The Progressive


A project of Common Dreams

For Immediate Release

Will Matthews, (212) 549-2582 or 2666;

ACLU Says Prosecutorial Misconduct Led to Capital Conviction


The American Civil Liberties Union today argued before the Texas Court of Criminal Appeals that a man should be given a new trial because serious misconduct by a special prosecutor led to his capital conviction despite grave questions about his guilt.

Manuel Velez was sentenced to death in 2005 for the murder of a one-year-old boy based on the false testimony of his live-in girlfriend and mother of the child. The woman, Acela Moreno, failed to admit she had pleaded guilty to inflicting her son with head injuries the day he died. Medical experts made clear these injuries were consistent with those that led to the child's death. At Velez's trial, Moreno testified she pleaded guilty not to committing violence against the child but rather to having failed to alert authorities that Velez had allegedly been hurting the child.

The special prosecutor in the case negotiated the plea deal with Moreno and so knew she was covering up her own abuse of the child; indeed, he told the judge presiding at Moreno's plea that she had injured the child. But at Velez's trial, he did nothing to set the record straight. He then presented Moreno's false testimony as fact during closing arguments, repeating that she was guilty only of having failed to alert authorities.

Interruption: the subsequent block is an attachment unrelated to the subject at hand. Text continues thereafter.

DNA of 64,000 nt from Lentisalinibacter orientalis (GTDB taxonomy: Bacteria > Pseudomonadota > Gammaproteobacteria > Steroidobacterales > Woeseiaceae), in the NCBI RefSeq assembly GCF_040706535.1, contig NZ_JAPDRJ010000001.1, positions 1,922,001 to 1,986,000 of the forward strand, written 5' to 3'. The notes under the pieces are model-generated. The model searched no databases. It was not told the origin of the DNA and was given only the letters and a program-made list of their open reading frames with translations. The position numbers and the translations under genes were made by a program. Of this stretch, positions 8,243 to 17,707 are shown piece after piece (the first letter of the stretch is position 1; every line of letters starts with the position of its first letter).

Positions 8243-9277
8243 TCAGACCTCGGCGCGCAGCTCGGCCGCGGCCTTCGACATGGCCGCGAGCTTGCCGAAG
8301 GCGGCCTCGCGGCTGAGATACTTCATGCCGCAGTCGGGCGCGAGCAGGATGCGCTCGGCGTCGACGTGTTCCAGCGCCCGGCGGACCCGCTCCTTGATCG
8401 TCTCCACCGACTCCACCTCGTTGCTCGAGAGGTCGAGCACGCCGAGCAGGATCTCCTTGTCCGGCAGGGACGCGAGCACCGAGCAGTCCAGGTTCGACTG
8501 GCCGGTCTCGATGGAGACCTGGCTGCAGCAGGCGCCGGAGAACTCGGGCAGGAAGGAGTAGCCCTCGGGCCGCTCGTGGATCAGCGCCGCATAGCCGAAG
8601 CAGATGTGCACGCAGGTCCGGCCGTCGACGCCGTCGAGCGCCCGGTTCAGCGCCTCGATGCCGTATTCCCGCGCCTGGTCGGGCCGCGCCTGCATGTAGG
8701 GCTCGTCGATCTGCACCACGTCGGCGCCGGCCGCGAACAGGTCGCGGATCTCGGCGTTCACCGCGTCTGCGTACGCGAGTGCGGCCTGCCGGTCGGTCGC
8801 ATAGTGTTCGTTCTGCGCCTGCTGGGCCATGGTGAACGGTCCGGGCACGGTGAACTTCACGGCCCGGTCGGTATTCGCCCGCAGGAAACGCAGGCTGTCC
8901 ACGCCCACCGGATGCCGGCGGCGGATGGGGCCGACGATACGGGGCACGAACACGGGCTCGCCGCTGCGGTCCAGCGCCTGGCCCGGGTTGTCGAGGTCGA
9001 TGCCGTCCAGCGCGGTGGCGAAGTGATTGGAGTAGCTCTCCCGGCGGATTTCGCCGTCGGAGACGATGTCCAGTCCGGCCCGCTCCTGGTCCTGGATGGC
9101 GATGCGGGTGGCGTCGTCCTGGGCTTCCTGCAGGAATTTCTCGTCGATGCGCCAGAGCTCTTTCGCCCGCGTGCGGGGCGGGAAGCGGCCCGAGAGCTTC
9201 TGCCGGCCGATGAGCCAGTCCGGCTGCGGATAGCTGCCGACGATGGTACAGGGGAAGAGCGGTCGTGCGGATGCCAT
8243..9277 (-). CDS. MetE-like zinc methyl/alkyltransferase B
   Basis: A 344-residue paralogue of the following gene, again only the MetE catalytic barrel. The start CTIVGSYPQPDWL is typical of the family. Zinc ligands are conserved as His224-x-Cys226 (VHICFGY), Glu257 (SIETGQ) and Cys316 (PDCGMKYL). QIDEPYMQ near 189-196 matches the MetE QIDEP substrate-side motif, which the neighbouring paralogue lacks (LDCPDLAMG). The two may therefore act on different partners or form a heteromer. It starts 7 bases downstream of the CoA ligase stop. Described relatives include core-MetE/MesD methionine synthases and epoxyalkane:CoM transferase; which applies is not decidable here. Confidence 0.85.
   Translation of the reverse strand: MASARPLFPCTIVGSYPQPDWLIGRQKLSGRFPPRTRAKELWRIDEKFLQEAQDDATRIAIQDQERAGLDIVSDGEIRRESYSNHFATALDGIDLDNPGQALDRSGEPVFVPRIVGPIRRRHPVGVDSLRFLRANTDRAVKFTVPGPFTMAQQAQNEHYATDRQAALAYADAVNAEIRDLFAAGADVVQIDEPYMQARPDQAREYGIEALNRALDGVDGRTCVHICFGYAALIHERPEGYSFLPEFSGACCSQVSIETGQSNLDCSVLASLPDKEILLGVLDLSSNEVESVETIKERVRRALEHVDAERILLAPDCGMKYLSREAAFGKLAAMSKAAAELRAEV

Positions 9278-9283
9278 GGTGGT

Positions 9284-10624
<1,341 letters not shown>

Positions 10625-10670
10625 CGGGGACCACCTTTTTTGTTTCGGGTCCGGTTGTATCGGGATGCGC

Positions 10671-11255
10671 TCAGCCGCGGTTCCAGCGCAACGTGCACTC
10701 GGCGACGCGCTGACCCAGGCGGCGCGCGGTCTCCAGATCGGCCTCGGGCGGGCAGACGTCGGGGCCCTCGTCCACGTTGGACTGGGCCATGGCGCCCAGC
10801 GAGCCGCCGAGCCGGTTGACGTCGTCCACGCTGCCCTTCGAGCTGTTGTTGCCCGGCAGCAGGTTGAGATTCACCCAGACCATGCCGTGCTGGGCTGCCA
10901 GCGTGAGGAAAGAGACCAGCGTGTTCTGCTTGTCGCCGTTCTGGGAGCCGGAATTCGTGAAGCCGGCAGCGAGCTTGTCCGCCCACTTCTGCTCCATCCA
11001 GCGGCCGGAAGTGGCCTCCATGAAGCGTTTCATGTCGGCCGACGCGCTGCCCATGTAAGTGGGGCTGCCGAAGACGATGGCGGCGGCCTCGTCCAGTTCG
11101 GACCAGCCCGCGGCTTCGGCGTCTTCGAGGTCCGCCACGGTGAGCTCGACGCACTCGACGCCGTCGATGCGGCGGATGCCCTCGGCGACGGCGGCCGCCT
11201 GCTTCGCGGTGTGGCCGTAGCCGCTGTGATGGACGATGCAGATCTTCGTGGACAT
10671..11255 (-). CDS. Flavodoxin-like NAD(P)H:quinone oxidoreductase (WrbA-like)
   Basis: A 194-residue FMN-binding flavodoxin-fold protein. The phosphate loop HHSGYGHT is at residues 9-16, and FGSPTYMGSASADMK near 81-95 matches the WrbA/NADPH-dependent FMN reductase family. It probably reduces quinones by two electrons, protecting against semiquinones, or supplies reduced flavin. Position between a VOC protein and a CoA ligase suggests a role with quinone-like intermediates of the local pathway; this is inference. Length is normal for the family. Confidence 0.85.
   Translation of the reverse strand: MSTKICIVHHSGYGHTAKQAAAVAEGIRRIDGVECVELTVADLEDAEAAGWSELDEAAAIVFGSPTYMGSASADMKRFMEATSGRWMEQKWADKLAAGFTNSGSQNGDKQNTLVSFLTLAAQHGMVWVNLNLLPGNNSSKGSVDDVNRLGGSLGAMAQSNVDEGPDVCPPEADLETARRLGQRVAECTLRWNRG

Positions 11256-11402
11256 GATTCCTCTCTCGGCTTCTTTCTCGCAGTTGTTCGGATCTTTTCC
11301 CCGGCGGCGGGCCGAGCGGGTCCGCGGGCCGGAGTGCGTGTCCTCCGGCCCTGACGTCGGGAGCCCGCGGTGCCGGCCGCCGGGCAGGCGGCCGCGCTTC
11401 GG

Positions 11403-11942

"The Constitution requires that our judicial system be fundamentally fair, and this case was riddled with unfairness," said Brian Stull, senior staff attorney with the ACLU Capital Punishment Project, who presented arguments in the case. "We should never be comfortable with sending a man to his death when we know that the state has relied on falsehood to convict him. In cases where the irreversible sanction of the death penalty is involved, it is imperative that due process be fully upheld to ensure that innocent people aren't executed."

Velez has maintained his innocence, there are no eyewitnesses accusing him of the crime and no forensic evidence links him to the murder.

Last week, three of the nation's pre-eminent legal ethicists filed a friend-of-the-court brief in support of the ACLU's argument that Velez should be granted a new trial. The brief, filed on behalf of Robert P. Schuwerk, a professor at the University of Houston Law Center, Lillian B. Hardwick, a regular consultant and expert witness on legal and judicial ethics in Texas, and Monroe H. Freedman, a professor and former dean at Hofstra University law school who is known as a pioneer in the field of legal ethics, says the conviction of Velez is a miscarriage of justice.

"There is no sugar coating what occurred here," the brief reads. "Both the defendant's conviction and his sentence of death are derived from a pervasive course of misconduct on the part of the special prosecutor."

More information about Velez's case is available online at:

The American Civil Liberties Union was founded in 1920 and is our nation's guardian of liberty. The ACLU works in the courts, legislatures and communities to defend and preserve the individual rights and liberties guaranteed to all people in this country by the Constitution and laws of the United States.

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